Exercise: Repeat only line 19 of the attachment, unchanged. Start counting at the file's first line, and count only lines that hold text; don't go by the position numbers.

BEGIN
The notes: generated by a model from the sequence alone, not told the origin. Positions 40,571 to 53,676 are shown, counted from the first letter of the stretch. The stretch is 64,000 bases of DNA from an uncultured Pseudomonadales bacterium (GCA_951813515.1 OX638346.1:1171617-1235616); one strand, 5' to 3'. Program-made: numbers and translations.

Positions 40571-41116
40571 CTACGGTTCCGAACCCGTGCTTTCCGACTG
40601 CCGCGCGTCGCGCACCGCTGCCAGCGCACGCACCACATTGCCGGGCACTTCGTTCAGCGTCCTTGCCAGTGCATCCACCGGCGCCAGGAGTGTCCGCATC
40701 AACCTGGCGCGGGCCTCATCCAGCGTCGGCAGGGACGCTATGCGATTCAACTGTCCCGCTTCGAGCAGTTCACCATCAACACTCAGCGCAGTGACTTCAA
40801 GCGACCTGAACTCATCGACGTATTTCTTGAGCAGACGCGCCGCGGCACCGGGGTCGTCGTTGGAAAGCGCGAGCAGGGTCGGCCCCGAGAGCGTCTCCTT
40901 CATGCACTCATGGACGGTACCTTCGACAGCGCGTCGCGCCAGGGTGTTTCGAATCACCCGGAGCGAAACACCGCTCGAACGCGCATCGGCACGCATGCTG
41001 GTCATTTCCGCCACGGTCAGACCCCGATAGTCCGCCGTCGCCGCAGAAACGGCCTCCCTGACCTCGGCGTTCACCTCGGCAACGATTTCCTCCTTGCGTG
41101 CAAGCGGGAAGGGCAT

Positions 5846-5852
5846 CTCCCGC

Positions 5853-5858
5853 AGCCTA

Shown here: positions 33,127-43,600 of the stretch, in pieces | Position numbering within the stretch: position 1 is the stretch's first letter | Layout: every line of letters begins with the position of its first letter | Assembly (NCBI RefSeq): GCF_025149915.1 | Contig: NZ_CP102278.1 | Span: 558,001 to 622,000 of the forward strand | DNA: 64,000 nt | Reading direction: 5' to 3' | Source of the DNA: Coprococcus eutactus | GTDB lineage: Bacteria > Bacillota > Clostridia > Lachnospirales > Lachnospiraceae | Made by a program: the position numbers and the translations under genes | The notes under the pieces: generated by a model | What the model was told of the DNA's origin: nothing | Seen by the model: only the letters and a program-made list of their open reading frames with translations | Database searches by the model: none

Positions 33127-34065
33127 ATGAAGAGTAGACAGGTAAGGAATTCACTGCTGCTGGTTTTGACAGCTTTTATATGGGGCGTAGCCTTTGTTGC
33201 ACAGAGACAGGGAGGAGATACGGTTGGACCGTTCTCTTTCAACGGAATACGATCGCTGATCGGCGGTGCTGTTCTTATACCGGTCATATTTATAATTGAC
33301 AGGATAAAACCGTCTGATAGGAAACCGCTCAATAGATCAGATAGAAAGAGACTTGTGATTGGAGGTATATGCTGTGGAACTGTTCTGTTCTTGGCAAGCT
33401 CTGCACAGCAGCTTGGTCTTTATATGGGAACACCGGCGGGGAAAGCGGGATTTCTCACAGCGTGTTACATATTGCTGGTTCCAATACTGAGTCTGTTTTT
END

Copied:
33401 CTGCACAGCAGCTTGGTCTTTATATGGGAACACCGGCGGGGAAAGCGGGATTTCTCACAGCGTGTTACATATTGCTGGTTCCAATACTGAGTCTGTTTTT